Lucius Perpetuus Aurelianus Marius Maximus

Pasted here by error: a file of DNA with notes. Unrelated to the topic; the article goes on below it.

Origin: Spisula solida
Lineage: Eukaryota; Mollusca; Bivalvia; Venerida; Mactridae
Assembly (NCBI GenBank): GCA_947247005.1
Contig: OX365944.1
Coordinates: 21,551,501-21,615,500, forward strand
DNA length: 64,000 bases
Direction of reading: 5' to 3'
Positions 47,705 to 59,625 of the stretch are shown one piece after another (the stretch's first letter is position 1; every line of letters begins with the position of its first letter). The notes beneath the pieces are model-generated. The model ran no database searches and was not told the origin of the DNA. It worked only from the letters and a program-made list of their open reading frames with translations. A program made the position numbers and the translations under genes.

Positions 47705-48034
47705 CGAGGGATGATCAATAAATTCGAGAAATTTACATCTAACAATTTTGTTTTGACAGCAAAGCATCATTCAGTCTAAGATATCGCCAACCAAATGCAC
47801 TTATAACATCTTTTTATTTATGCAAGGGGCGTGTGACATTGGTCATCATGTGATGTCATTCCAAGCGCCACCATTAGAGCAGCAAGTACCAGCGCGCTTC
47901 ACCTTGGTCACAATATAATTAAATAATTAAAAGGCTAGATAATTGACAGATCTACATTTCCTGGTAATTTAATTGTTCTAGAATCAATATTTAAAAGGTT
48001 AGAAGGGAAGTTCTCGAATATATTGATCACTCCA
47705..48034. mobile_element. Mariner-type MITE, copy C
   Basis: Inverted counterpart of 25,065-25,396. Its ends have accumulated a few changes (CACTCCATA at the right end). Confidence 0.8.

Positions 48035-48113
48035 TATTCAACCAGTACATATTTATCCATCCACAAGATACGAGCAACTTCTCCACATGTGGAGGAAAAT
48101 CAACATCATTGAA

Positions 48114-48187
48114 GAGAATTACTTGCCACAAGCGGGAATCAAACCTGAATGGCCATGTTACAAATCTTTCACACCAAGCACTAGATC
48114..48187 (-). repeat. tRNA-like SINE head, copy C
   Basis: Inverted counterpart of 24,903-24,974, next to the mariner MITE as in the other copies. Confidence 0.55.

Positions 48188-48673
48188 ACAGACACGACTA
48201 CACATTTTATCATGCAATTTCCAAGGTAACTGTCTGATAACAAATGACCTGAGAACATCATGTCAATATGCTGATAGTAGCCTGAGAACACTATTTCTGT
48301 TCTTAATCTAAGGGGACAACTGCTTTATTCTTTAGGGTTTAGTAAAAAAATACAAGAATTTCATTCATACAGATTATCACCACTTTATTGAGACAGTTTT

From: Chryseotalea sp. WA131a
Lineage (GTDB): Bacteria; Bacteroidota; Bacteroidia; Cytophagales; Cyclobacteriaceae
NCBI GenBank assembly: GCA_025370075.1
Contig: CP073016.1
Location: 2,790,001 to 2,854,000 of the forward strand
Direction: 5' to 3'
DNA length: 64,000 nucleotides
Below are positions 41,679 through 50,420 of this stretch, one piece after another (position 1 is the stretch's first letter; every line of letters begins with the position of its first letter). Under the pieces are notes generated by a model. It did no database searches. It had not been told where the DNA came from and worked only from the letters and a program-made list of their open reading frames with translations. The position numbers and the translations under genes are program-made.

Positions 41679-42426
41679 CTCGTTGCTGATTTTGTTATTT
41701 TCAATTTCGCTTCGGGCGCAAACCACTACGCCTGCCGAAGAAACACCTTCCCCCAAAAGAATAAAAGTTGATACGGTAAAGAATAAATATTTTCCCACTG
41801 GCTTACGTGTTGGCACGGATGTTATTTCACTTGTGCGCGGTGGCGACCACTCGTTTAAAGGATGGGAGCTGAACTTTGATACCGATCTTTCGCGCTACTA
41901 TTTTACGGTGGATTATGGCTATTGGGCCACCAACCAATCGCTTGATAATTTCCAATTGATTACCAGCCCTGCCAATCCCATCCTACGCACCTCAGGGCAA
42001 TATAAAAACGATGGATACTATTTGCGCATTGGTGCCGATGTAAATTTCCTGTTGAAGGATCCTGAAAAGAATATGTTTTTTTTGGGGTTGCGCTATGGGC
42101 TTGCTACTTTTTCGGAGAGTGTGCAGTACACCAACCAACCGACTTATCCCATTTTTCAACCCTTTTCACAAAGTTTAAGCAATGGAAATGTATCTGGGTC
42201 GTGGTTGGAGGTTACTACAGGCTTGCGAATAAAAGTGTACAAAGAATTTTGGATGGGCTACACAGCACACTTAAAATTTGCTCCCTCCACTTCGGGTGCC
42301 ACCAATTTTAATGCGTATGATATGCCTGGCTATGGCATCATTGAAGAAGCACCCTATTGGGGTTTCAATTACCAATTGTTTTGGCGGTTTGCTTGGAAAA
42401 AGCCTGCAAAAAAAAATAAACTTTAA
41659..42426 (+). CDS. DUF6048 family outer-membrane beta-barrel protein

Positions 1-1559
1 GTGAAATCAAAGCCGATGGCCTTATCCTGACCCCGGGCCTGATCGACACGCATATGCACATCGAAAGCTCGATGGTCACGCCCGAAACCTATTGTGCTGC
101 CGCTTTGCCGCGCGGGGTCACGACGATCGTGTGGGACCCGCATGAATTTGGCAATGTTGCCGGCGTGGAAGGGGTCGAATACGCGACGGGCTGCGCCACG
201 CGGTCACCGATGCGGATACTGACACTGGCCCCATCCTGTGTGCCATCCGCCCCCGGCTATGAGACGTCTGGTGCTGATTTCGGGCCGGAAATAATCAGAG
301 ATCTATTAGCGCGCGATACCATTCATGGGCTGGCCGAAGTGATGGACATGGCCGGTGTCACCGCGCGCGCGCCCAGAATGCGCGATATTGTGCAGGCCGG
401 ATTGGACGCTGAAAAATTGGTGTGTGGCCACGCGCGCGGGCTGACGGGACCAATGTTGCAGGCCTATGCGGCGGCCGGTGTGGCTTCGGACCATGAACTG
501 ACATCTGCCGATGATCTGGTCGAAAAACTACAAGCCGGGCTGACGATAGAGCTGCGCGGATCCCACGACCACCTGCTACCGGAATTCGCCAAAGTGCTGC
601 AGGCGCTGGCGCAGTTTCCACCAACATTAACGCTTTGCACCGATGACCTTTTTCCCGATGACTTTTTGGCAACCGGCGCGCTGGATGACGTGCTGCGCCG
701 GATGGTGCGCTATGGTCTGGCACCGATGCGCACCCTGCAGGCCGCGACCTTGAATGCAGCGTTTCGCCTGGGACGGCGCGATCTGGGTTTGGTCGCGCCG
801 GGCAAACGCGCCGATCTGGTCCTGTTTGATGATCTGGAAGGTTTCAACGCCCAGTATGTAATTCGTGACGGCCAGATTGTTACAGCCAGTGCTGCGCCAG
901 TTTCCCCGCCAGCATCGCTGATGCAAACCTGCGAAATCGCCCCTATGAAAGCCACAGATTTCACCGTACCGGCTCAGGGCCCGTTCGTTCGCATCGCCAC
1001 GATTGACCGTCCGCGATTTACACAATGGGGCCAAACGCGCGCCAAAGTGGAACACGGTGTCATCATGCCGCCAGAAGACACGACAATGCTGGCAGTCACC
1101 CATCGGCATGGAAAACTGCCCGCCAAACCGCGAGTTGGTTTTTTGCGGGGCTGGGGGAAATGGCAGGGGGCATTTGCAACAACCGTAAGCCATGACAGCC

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Roman historian, lived c. 165-230. No connected account of his life exists, but he is frequently quoted as an authority in the first half of the "Historia Augusta", and Valesius and Borghesi have identified him (Fragm. hist. Rom., p. xxv sq.) with the prefect of the same name, mentioned both in the inscriptions and by Dion Cassius. According to these he served in the Roman army, received prætorian rank at Rome, took part as commander in the campaigns in Gaul, Belgium, Germany, and Coele-Syria, and was employed in high offices of administration. During the reign of the Emperor Septimius Severus (193-211) he was made consul for the first time shortly after 197, and in 217 Macrinus appointed him prefect. In the reign of Alexander Severus (222-235) he was, in 223, appointed consul for the second time and governed the Provinces of Asia and Africa as proconsul, these offices being due to the special favour of the emperor. Later, Marius Maximus devoted himself to historical writing and wrote biographies of the emperors from Nerva (96-98) to Heliogabalus (d. 222). As the biographies stop with Heliogabalus, although Maximus was intimately connected with Alexander Severus, it is supposed that he did not survive the latter emperor during whose reign, it is thought, his work was probably written. The history of the earlier emperors is not extant, but it can be inferred from the fragments preserved that he adopted the method and views of Suetonius of whose biographies of the emperors his work was a continuation. His description of the lives and acts of the emperors is influenced by his friendliness towards the senate. His style is diffuse and detailed. Often he introduces personal occurrences, and offers official instruments and records of the senate as documentary proof. The biographies of Marius Maximus were greatly admired by his contemporaries and were especially read by the Roman senators. Some of the biographies were continued and enlarged by other writers. Ælius Junius Cordus wrote supplementary lives of the usurpers, Cæsars, and coadjutor-emperors, up to Alexander Severus .
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